Fiona Barltrop enjoys the sights of the Solent from the New Forest National Park

A FOREST NOT OF TREES BUT OF YACHT MASTS seems an incongruous backdrop to a New Forest National Park wooden sign with its emblematic logo of a tree and two ponies grazing below. But as well as its archetypal woodland and heathland, the National Park also takes in a stretch of the Solent coastline extending from Southampton Water to Hurst Castle at the tip of a long shingle spit. Unfortunately there’s no coastal path along most of it, except for the western end between Lymington and the castle. The route runs alongside the Lymington – Keyhaven Marshes Nature Reserve, providing not only beautiful views of the Solent, but also plenty of bird-watching opportunities.

It was my second visit, and once again I’d set off from the large car park at the entrance to the Lymington River. Beyond the sea water baths (the oldest open air ones in the country dating back to 1833) and once past the boatyard I crossed the invisible boundary into the National Park at the aforementioned sign. Lymington is a yachting mecca today but its wealth was built on salt making, as well as smuggling and shipbuilding. Indeed until the end of the 18th century the area from Lymington to Hurst Spit (now occupied by the Nature Reserve) was the site of the biggest sea salt industry in the country. The salt was made by impounding seawater in the salterns (shallow lagoons) where it was left to evaporate. Wind pumps were then used to draw off the brine solution into large metal pans where it was heated until only the salt remained.

The route runs alongside the Lymington – Keyhaven Marshes Nature Reserve, providing not only beautiful views of the Solent, but also plenty of bird-watching opportunities.

Marshes and lagoons

The sea wall not only makes for easy walking but also shelters the marshes and their lagoons, a haven for birdlife. I spotted a gratifying number of birds including flocks of brent geese (which over-winter here), curlew, shelduck and oystercatcher, wigeon, redshank and egret, coot, cormorant and Arctic tern. And last but not least, three spoonbills: my first ever sighting. (‘Lucky you’, commented a keen birder friend afterwards, who’d never seen one.)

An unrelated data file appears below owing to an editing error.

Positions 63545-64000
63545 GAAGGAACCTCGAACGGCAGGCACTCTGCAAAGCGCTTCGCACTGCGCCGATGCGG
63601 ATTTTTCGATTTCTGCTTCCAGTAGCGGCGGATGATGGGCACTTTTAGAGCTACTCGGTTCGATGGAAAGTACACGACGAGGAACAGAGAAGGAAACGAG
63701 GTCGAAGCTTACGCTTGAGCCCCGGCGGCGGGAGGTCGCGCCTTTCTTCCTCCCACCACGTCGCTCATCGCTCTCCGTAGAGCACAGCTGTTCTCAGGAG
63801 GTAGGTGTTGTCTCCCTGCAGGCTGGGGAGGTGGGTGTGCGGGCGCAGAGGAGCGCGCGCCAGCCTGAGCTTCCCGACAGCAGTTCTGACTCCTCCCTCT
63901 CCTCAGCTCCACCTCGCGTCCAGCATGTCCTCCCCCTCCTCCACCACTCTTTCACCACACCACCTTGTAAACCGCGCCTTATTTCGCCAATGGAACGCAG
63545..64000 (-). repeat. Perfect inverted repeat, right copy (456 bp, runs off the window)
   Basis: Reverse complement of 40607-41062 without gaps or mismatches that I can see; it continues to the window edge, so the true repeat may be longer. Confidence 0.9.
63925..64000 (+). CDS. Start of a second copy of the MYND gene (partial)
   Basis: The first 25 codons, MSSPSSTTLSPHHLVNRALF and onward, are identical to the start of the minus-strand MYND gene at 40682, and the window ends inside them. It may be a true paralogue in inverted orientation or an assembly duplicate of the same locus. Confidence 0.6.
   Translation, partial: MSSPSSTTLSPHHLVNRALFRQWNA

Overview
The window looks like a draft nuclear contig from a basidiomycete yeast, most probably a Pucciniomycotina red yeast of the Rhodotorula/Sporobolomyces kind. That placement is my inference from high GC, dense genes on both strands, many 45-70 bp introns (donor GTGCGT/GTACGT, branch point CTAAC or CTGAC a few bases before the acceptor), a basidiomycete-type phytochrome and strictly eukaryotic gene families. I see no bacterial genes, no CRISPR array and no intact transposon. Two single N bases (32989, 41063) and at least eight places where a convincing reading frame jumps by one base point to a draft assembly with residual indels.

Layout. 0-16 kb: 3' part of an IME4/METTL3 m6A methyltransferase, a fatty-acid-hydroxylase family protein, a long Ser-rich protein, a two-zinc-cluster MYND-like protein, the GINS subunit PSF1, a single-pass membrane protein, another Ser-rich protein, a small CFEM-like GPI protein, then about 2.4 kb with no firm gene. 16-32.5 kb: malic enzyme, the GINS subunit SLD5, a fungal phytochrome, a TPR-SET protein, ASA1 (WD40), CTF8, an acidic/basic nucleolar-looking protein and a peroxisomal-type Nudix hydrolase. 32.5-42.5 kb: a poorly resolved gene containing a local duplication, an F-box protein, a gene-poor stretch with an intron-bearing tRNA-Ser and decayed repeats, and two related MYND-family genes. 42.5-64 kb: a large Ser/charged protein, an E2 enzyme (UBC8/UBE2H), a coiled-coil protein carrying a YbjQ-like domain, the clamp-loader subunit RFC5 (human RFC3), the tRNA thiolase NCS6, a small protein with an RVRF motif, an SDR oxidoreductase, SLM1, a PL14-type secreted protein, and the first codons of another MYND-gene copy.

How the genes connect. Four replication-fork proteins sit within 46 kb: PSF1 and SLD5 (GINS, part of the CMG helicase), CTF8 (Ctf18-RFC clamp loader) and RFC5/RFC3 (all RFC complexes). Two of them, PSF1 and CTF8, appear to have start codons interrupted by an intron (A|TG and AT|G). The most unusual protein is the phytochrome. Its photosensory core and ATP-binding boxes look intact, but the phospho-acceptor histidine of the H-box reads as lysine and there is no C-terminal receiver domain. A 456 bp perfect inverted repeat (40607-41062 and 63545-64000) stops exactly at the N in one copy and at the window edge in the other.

Beyond Keyhaven I continued to the lighthouse and castle at the end of Hurst Spit, almost within er, spitting distance of the Isle of Wight opposite, Fort Albert across the water just over 1km away, the iconic Needles in the distance to the south-west. Hurst Castle was built by Henry VIII as one of a chain of coastal fortresses; Yarmouth Castle on the Isle of Wight side, likewise.

You can take a ferry between Hurst Castle and Keyhaven, but I was happy to retrace steps, easier on the return with the tide further out and some firmer ground to walk on along Hurst Beach, rather than the more wearisome shingle. My return route beyond Keyhaven was along the landward side of the Nature Reserve, a full moon in a clear sky providing a fine end to a memorable day.

Fiona Barltrop

Fiona Barltrop

This article first appeared in The Great Outdoors (TGO) magazine in March 2020, and is re-published here with the author’s permission. Copyright © Fiona Barltrop 2020. All rights reserved.
Fiona Barltrop is a freelance outdoor writer and photographer, with a particular love for coastal walking. She has been a regular contributor to UK walking magazines, including The Great Outdoors and Country Walking, for many years. She is also a member of the Outdoor Writers and Photographers Guild and available for commissions.

Books and maps for this part of the coast